class vehicle: +threadsafe
  func react_to_hazard:
      which_hazard_type: hazard_type +sensable
      hazard_location: coordinates +within(50meters, this.location)
      descrip: str +text(1, 25) -nullable -empty
      severity_of_hazard: int +range(0, 100)
      coped_safely: bool

There’s a lot here, and I’ll explain marks in greater detail in another post. For now, let me just say that the marks are the small words like +threadsafe that decorate parameters, classes, and so forth. They are not reserved words in the language, and the parser doesn’t have to work all that hard (notice the different color for func). Marks in this chunk of code are declarative rather than algorithmic; they can be enforced in one or more places in code that the compiler generates.

Some marks are preconditions. Others express units (meters), and can be used to guarantee that you never wait 1000 seconds for a timeout, when 1000 milliseconds was what you intended. Like decorator mechanisms in other languages, they’re easy to build and add. But there are some big differences, such as the fact that it would be easy (and often, automatic) to connect semantics implied by these marks to compiler behaviors of a hundred useful varieties. And the fact that implications of marks would be an aspect-oriented programming feature, where you can inject (in IoC fashion) the desired treatment by the compiler or a runtime environment.

Think about the semantic density of this snippet, and how it compares to the semantic density in any of the exhibits listed above. Would it be cumbersome to write or read code like this? I don’t think so.

Now notice how many comments this snippet has.

Don’t get me wrong–we need comments. I am a big advocate. I just wish we didn’t have to use them as a crutch to compensate for languages that do too little to help the user and the compiler be smart.

[1] I found a youtube clip where Quayle says “pull a Bill Clinton on me”, but I can’t find one for “pull a Slick Willy on me”. Maybe I’m remembering it wrong. Either way, the linguistic phenomenon is the same.

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12 thoughts on “When good comments mean bad language

  1. Excellent article, Daniel.

    I wonder where the line is between accepting a certain amount of context-sensitive ambiguities as just being a part of human communication (which programming is, in some sense) and allowing the creation of arbitrary grammers like in Perl 6 (http://en.wikipedia.org/wiki/Perl_6_rules#Grammars), which I would expect leads to the emergence of dialects, like we see in spoken and written human language.

    Don’t get me wrong, I agree with the premise and conclusions of the post. I just wonder how far we can really go in marrying context, semantics and syntax without making it overly burdensome to manage and grok.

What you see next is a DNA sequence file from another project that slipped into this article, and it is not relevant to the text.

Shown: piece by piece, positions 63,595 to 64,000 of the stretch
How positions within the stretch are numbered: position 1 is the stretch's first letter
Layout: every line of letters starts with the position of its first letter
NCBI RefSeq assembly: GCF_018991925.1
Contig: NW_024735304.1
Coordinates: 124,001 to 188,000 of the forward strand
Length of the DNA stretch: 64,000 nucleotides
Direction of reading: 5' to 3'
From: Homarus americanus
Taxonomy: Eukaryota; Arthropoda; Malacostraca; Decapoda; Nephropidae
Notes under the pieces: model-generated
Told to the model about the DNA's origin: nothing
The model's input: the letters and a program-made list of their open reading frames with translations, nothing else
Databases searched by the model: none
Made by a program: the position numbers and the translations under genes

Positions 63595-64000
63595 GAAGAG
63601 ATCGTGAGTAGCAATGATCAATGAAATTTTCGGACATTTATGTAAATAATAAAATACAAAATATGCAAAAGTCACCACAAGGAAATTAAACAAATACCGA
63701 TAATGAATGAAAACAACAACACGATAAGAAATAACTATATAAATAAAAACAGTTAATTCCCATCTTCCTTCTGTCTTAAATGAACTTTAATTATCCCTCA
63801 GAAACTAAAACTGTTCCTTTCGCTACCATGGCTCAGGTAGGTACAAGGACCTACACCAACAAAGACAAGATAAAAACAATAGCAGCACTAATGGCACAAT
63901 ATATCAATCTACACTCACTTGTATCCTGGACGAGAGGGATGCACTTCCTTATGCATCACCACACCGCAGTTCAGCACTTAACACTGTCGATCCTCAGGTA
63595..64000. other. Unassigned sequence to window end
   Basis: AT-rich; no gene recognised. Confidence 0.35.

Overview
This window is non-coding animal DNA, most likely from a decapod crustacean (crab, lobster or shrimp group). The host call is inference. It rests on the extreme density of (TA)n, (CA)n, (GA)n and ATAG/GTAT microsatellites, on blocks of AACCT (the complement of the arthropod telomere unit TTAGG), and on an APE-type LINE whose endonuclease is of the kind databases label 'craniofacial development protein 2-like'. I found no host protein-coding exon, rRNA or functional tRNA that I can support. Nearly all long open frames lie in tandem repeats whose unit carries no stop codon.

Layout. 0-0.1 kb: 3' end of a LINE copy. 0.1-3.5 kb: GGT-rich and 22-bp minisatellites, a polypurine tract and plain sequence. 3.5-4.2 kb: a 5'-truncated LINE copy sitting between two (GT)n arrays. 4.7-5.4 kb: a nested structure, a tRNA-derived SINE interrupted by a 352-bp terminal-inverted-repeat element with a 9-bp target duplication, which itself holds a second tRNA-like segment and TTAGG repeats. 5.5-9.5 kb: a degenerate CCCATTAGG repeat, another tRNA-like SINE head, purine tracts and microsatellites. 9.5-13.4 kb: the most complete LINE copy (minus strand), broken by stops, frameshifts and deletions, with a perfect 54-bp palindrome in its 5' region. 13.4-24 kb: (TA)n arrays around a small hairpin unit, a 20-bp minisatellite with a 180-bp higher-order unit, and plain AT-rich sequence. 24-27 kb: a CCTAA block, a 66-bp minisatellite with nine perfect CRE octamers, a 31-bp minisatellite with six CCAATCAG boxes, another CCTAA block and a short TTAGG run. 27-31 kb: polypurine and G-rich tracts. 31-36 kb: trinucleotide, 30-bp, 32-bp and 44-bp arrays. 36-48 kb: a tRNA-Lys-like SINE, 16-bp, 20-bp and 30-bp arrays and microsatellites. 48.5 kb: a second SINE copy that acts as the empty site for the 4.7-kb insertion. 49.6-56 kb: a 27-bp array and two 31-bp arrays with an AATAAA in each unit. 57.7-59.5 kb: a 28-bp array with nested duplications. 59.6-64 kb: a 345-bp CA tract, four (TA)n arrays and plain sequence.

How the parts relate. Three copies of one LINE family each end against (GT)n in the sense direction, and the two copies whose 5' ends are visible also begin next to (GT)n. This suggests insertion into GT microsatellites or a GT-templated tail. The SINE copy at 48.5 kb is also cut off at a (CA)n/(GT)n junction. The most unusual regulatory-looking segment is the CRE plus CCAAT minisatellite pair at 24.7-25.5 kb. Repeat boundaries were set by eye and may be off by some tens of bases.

Putting forth a logically flawed argument, I really don’t want to have to learn a new grammar for every function call. :-)

    Like always, your article provides me with much to ponder and consider.

    • Yes, I agree that making language more rich can be taken too far. Python is one of my favorite languages, but it foregoes a lot of the ideas I’m advocating, in favor of terseness and simplicity. And it works. I think the reason why has something to do with the problem domain that’s its sweet spot, which I think is on somewhat smaller and less complex projects than the sort I’ve spent most of my career leading. When you need to rip through a thousand files and slice and dice the data they contain, for a quick-and-dirty project, you don’t really want “semantic density” getting in the way. You can hold the whole problem in your head, more or less, and you just want to get on with expressing the solution. On the other hand, if you’re writing a hairy system with a dozen or a hundred other programmers at multiple sites, and it will be maintained and enhanced for years to come, being crystal clear about your intentions is probably worthwhile.

  2. Extreme programming advocates coding without comments to the greatest degree possible, but no more than that. The idea is to use well-chosen, verbose names for types and methods that work on those types. For example, instead of your C++ code in listing 1, we might see:

    [1] int Vehicle::VehicleFromString(const char * source, std::list * attributes, int maxLoadCount) {
    [2] if(ISNT_EMPTY(source)) return FALSE;
    [3] if(!(LIST_EMPTY(attributes)) return FALSE;
    [4] if(!BETWEEN(maxLoadCount, 1, 100) && (maxLoadCount != -1)) return FALSE;

    In line [1], some names were changed to protect the intent. In general, programming communities seem to have adopted the XfromY naming convention for procedures used to convert from one type to another. It seems that’s what this method is doing, so I made the appropriate change. Following conventions reduces mental burden. Additionally, I changed the string parameter’s name to “source”, since that’s the source code of the data. Presumably, VehicleFromString is a parser, and you feed source code to parsers. Also, notice the code you wrote in listing 1 is buggy — you have no parameter named serializedAttrs. ;-) Your list of attributes implies a plurality of attributes, and so I just called those “attributes.” Short, simpler, and carries the full semantic load of the concept.

    In line [2], [3], and [4], I use preprocessor macros to make common range-based and pointer validation checks succinct and easily re-used. Indeed, if the “return false on invalid input” thing is a pattern, then each if-statement can be replaced by a suitable macro, or even the entire block of if-statements if they repeat often.